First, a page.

The Firebird has turned 30, and many would argue it's looking better than ever! There have now been four generations created. The first from '67 to '69. The second debuted in late '70 and lasted 11 years to '81. Just one year shorter was the third from '82 to '92. And the current fourth generation released in '93 and still going strong.
The first generation Firebird was developed at the last minute by Pontiac after John Delorean's pet two seater project was axed by GM management. Because the Camaro was so far along when Pontiac came aboard, they could only change a few areas for the Firebird's identity. This was basically limited to the grill, hood, and rear end treatment. It's still amazing to me how good a job they did on that beautiful front end. Drivetrains were pretty much straight out of the A-body (GTO, LeMans) cars with the notable exception being a hamstrung carb limiting the horsepower of the top of the line motors. For '67 and '68 the performance models were simply "400s". In '69 a new choice arrived: the Trans Am!
With the creation of the second generation, Pontiac was in the design room from the beginning. According to most sources, the overall appearance of the Camaro/Firebird was greatly influenced by Pontiac's stylists. This time, they could also differentiate the 'Bird with unique body sculpture lines creating a smoother less angular look than that of the second Camaro. DeLorean guided the new styling by insisting on a European look similar to the contemporary Maseratis and Ferraris. The only carryover model was the Trans Am. Pontiac performance specialist Herb Adams contributed greatly to the handling improvements made in the new T/A.
After incremental changes in styling and options, GM finally revised one of the most successful designs ever when they debuted the '82 F-bodies. The emphasis this time around was efficiency. The drag coefficient for the new Firebird was one of the best of any car. Engine choices were fewer than Pontiac enthusiasts were used to and geared toward fuel economy. The styling theme of the redesign was the aircraft. This is apparent in the smooth flowing lines of the body and the appearance of the dash with its large round gauges. It was during this generation's reign that performance as we knew it returned. The 350 Corvette motor found its way under the hood and newer technologies provided good performance while maintaining credible fuel economy.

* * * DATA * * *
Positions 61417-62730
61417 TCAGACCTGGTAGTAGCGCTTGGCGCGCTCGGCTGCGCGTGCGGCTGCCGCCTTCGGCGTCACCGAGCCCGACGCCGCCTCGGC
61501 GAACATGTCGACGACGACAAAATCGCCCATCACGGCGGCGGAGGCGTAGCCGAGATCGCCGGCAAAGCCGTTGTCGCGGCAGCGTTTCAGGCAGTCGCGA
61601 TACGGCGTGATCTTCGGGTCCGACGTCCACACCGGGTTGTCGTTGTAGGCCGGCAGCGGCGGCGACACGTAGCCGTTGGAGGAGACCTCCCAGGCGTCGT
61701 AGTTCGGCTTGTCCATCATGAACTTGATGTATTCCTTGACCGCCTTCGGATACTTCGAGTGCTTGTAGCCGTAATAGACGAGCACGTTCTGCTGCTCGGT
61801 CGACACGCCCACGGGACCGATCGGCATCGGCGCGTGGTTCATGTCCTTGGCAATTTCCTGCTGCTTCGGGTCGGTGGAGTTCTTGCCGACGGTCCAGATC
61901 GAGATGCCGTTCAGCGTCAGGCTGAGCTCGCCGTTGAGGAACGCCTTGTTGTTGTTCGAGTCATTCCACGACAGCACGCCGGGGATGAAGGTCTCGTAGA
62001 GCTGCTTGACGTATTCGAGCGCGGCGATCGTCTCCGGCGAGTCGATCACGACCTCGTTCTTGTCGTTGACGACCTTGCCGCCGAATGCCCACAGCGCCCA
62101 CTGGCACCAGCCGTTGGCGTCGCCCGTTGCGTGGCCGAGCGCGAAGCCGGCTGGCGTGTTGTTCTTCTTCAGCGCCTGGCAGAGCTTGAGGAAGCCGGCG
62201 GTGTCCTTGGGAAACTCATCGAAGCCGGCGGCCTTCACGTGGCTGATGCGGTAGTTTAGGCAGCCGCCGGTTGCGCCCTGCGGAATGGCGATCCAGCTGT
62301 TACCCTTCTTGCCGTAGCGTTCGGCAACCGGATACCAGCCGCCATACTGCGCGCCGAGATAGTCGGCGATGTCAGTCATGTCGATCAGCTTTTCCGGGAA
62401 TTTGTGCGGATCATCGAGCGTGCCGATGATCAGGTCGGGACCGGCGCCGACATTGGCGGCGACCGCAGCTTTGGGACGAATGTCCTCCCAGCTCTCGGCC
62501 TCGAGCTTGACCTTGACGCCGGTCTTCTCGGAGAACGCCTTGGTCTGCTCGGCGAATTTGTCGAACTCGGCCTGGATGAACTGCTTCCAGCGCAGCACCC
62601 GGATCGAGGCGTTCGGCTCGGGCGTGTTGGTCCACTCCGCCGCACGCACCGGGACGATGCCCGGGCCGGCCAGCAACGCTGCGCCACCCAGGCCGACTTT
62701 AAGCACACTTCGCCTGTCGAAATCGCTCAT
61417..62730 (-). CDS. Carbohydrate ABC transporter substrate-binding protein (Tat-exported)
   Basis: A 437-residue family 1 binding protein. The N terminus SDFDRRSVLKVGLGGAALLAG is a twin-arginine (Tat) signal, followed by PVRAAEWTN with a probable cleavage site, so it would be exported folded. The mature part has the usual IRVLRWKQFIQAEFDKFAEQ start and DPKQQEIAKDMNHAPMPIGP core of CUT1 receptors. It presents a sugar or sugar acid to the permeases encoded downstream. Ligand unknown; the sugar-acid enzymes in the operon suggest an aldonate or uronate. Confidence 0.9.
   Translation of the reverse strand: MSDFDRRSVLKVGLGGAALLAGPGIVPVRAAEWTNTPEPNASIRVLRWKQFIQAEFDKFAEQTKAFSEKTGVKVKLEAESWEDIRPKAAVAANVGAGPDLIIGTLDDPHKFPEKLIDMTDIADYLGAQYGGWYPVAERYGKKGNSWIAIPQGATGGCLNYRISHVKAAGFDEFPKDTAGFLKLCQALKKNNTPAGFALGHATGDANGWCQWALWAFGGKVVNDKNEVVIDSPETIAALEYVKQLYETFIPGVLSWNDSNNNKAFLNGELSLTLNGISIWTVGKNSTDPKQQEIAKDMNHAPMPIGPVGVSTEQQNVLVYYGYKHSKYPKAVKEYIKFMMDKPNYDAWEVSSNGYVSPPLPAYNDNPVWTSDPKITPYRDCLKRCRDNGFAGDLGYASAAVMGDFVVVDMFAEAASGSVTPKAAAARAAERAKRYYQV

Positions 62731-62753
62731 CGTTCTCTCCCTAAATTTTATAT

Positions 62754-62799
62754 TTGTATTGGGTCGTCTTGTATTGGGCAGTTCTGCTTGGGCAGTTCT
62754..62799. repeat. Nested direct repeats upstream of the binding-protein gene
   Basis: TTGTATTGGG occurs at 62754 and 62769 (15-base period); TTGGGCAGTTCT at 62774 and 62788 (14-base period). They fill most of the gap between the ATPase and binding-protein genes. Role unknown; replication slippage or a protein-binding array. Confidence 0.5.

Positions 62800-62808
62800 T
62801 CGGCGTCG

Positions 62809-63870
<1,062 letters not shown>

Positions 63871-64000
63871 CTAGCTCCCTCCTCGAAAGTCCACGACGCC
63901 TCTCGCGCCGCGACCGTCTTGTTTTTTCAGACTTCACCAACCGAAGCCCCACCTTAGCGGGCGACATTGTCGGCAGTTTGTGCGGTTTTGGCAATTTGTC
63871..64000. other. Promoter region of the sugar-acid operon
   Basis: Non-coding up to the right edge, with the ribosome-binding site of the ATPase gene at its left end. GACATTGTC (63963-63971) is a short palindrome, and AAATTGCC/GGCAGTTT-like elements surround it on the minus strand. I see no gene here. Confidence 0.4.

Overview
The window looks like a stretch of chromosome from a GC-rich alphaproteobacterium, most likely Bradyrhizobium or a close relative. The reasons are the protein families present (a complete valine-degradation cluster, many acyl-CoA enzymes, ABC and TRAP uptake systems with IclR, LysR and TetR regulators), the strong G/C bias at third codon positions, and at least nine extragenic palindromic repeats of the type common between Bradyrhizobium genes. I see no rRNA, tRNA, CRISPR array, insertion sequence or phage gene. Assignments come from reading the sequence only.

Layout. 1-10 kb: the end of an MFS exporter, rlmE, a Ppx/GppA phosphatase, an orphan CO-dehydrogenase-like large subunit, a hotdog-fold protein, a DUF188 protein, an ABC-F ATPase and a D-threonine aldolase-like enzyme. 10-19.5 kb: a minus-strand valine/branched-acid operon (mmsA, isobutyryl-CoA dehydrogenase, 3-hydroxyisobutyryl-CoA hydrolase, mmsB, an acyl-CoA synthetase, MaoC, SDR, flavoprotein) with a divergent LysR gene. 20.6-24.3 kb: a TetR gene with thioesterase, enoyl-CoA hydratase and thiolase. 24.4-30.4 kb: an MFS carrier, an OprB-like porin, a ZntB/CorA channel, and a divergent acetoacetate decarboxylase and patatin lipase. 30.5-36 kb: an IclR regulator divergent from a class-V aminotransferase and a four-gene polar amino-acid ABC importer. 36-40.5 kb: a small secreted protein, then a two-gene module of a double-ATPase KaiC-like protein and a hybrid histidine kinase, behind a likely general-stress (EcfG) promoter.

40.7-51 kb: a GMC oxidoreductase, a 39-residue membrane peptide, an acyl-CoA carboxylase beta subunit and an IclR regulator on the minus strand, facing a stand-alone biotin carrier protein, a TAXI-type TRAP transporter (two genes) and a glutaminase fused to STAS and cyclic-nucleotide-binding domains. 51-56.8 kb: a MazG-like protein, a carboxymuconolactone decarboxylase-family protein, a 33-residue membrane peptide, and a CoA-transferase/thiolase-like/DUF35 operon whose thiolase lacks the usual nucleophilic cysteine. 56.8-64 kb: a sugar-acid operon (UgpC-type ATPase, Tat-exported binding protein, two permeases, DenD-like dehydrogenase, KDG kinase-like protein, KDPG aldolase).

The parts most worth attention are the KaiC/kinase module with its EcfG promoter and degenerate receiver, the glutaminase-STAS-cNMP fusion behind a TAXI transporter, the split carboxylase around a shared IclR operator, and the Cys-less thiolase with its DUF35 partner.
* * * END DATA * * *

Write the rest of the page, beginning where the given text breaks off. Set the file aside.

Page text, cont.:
And now for something totally different! Not really, but the fourth generation is certainly a vast improvement in many ways over its predecessor. Most important were structural rigidity and a manual transmission option on the performance motor! It's hard to beat the combination of performance, comfort, and style that the new Firebirds deliver. Even the "base" V-6 beats the horsepower rating of many of the previous Trans Ams. I'm not going to go on and on about Firebird-4, just go to the closest dealer and check it out.
I've been fortunate enough to have owned at least one example from each generation. Of what I'll call the collectible generations (1, 2, and 3) my favorite would be the '70 Trans Am. I love the styling, the functional add-ons, the high compression motor, and the single body length stripe. However, the Firebird I currently own is a '97 WS6 Trans Am. It's definitely my pick of the fourth generation, and possibly my overall choice. Of course a '67 400 convertible would be nice, or a '69 Trans Am, and I always did like the GTA, and how about a Super Duty Formula, oh I forgot I liked the '78 Gold Special Edition Trans Am, and then there's the...